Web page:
·         15-pounder Camel Battery, Royal Garrison Artillery (6 guns).

·         10-pounder Mountain Battery, Royal Garrison Artillery (4 guns packed on camels).

·         Elements of the 23rd (Fortress) Company, Bombay Sappers & Miners.

·         A Wing (half a battalion) of Brecknocks.

·         A company of 23rd Sikh Pioneers with two .450-inch machine guns and two .303-inch machine guns.

·         A Wing of the 109th Infantry with two .450-inch machine guns and two .303-inch machine guns.

·         Two companies of 126th Baluchistan Infantry.


The column departed at 0300 hours the following day and as the sun rose higher in the sky cases of dehydration and heat-stroke began to occur in the column.  The fitter elements marched on whilst undisciplined chaos set in amongst the rest of the column.  Meanwhile a flying advanced guard of machine gunners in cars had set out ahead of the marching men, arriving in Lahej at 0800 hours.  By 1030 hours the first 100 of the 109th Infantry under their commanding officer, Lieutenant Colonel H.C. Wooldridge, and the Sappers & Miners under Captain C.F. Stoehr, Royal Engineers, had marched the 45 kilometres into Lahej; the remainder of the battalion and company trickled in by 1730 hours.  Colonel Wooldridge briefly rested the men and commenced planning a defence.


The company of 23rd Pioneers arrived at Lahej at 1330 hours; the Pioneers’ commanding officer, Lieutenant Colonel H.F.A. Pearson, was the commander of the Moveable Column and his Adjutant, Captain F.C. Squires was the Column Staff Officer.  Colonel Pearson took over command of the British force from Colonel Wooldridge.  The camel-packed mountain battery arrived at Lahej in good order but the 15-pounder guns being hauled by camels were stuck in the sand on the track.  Fitter men of the Baluchis and the Brecknocks also trickled in.  To the rear on the track from Sheikh Othman the logistical side of the operation had collapsed as the Adeni camel drivers carrying water, ammunition and supplies abandoned their tasks and retired with their camels (3).  Not all the allocated medical units were in place on the line of march and men were dying of heat-stroke.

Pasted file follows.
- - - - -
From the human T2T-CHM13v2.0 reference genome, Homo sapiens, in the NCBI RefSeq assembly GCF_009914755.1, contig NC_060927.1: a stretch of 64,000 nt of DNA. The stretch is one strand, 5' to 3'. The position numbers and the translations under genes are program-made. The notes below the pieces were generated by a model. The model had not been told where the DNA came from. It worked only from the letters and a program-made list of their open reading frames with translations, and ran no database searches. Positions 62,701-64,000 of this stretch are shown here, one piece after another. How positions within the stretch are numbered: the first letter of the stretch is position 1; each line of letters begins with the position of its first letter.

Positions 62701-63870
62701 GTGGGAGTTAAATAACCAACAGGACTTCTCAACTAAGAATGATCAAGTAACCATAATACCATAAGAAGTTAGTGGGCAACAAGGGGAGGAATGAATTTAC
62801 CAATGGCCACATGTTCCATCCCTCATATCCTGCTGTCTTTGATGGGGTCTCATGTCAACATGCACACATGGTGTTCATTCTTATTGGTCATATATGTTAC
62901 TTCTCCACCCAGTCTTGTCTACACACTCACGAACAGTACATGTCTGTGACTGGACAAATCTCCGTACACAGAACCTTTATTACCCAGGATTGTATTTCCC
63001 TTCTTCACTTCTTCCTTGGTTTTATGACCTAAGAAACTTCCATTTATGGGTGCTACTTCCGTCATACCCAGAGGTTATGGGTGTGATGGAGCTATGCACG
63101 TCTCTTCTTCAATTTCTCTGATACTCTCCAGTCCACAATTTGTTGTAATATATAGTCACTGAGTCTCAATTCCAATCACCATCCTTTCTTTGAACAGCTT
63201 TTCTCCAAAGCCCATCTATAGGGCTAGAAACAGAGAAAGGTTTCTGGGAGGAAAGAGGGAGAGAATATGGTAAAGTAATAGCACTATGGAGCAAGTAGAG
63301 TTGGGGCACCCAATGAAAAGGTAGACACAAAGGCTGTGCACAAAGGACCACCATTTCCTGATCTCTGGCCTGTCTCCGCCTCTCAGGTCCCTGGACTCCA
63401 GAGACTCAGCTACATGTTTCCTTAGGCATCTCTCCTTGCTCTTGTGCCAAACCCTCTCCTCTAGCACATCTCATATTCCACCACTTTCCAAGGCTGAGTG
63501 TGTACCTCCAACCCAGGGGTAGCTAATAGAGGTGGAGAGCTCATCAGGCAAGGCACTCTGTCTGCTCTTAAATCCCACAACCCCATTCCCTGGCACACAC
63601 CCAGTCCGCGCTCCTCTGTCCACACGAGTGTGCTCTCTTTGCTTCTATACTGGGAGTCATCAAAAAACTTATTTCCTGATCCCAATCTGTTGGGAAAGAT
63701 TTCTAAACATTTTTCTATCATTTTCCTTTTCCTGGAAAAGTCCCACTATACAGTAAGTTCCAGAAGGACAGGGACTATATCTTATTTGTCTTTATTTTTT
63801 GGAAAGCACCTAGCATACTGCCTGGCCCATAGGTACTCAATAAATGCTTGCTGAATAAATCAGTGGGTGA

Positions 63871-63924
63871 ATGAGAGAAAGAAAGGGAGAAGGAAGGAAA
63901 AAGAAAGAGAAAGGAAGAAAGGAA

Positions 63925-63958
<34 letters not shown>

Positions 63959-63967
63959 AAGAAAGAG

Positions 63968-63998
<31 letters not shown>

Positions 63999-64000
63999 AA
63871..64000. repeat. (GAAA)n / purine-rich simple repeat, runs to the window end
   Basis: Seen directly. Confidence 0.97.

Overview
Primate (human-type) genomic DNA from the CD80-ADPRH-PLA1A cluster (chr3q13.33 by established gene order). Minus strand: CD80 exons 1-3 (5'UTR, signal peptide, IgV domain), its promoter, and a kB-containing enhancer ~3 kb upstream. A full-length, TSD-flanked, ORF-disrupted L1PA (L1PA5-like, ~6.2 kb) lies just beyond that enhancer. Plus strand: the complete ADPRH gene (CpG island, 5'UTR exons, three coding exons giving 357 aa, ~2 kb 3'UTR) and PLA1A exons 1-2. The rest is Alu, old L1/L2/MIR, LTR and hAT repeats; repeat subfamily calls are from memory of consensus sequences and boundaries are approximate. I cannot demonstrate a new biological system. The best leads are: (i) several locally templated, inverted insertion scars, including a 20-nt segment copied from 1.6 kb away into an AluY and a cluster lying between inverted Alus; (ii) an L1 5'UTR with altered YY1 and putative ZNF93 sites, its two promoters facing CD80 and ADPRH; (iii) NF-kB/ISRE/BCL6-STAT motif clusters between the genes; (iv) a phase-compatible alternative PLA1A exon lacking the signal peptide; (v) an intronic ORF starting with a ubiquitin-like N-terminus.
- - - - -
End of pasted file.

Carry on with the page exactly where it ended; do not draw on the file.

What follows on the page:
In Lahej, which was the size of a village, Colonel Pearson organised a defence based on the north-west edge as the Turks attacked.  To the rear were two gardens where the British and Indian troops respectively had rested after their march.  Three awards of the Indian Order of Merit, 2nd Class, were later made for gallantry displayed during the Lahej fighting:

 No. 2007 Havildar Shah Nawaz, 109th Infantry: For gallantry on the 4th and 5th July 1915 while in charge of a machine gun section.  It was mainly owing to his exertion that the guns were got up to Lahej.  He handled his men well throughout the action and showed much discretion in checking one or two rushes.

No. 3979 Lance Naik Gil Baz, 126 Baluchistan Infantry: This non-commissioned officer, while wounded, was of the greatest assistance in steadying the men during the action on the 4th and 5th July 1915.

The third award was made in 1920 after the recipient had escaped from captivity (4).  Sepoy Sohan Singh, 1st Battalion 23rd Sikh Pioneers: For conspicuous gallantry and devotion to duty on 4th July 1915 when he carried messages between his machine gun section and the officer commanding the unit.  Sepoy Sohan Singh also showed the greatest pluck and determination when he escaped from captivity.  He made his way through 350 miles (560 kilometres) of strange country and after undergoing many privations due to lack of food and water and a bad climate, rejoined the British forces.